NEWS
March 21, 1990 | JACK SMITH
My wife and I went down to San Diego recently for a weekend of culture. I would have thought there was enough culture in Los Angeles, but my wife belongs to an energetic group--the Committee of Professional Women for the Philharmonic--who seem to enjoy mixing the rigors of travel with the delights of opera, theater, and the dance. A year or two ago we went with the committee to Santa Fe, N. M., to see Mozart's "Cosi fan Tutte" and Wagner's "The Flying Dutchman" in that city's outdoor auditorium.
NEWS
October 14, 1997 | CHRIS CHI, SPECIAL TO THE TIMES
After years of promoting new subdivisions and shopping malls, political leaders in Ventura County's biggest city are calling for strict new limits on development--and winning some uncommon praise from environmentalists. The apparent shift toward slower growth comes as local leaders are considering a number of major housing projects--all outside areas designated in city plans for growth.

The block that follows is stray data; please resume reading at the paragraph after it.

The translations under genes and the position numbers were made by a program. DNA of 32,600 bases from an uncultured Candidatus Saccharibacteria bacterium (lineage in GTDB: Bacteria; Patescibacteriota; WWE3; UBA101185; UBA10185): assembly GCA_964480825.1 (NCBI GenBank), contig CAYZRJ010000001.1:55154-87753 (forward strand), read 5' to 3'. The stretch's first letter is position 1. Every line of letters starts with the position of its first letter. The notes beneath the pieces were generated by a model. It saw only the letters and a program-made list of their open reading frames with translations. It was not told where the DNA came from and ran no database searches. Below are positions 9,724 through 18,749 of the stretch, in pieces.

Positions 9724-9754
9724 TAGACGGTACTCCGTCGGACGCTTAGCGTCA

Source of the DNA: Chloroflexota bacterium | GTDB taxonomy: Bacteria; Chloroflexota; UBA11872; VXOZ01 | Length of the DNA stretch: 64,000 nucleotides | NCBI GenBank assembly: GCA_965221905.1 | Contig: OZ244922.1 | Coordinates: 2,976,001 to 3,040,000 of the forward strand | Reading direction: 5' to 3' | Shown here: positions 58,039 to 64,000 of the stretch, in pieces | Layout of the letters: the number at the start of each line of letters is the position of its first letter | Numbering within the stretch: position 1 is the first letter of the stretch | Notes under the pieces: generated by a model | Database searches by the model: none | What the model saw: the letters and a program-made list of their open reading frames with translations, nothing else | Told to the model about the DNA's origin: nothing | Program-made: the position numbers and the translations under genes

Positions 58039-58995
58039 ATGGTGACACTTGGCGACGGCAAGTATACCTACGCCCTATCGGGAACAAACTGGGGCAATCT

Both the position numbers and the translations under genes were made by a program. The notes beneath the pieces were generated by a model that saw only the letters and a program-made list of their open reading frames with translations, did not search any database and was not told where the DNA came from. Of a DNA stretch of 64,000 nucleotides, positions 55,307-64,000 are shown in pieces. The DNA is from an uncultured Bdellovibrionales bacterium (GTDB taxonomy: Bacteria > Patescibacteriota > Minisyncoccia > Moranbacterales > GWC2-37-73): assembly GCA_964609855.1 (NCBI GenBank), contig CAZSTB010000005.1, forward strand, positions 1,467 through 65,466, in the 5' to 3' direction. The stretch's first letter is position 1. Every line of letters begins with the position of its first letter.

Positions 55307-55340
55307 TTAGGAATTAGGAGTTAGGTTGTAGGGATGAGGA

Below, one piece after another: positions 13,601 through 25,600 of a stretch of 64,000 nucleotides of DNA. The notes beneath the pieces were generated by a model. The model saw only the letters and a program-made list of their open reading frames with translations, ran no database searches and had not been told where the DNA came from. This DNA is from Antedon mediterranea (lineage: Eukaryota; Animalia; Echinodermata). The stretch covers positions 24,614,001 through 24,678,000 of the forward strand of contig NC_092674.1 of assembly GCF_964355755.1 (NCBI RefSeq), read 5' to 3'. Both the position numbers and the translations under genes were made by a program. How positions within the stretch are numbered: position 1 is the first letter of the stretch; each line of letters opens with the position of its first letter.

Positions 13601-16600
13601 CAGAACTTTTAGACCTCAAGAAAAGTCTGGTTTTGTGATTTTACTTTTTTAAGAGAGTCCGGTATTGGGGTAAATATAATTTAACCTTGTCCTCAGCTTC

CALIFORNIA | LOCAL
February 11, 1990 | AMY PYLE, TIMES STAFF WRITER
Equestrian Jeannine Roman recalls the day five horseback riders broke into a leisurely trot along Foothill Boulevard in Sylmar, headed toward a bountiful network of trails in the rolling slopes of the San Gabriel Mountains. A reminder of city life abruptly ended the ride. With lights flashing and siren blaring, a Los Angeles police car sped by. Horses spooked and scattered. Some bucked their riders. One animal jumped onto the hood of a parked car.
CALIFORNIA | LOCAL
October 1, 1997 | CHRIS CHI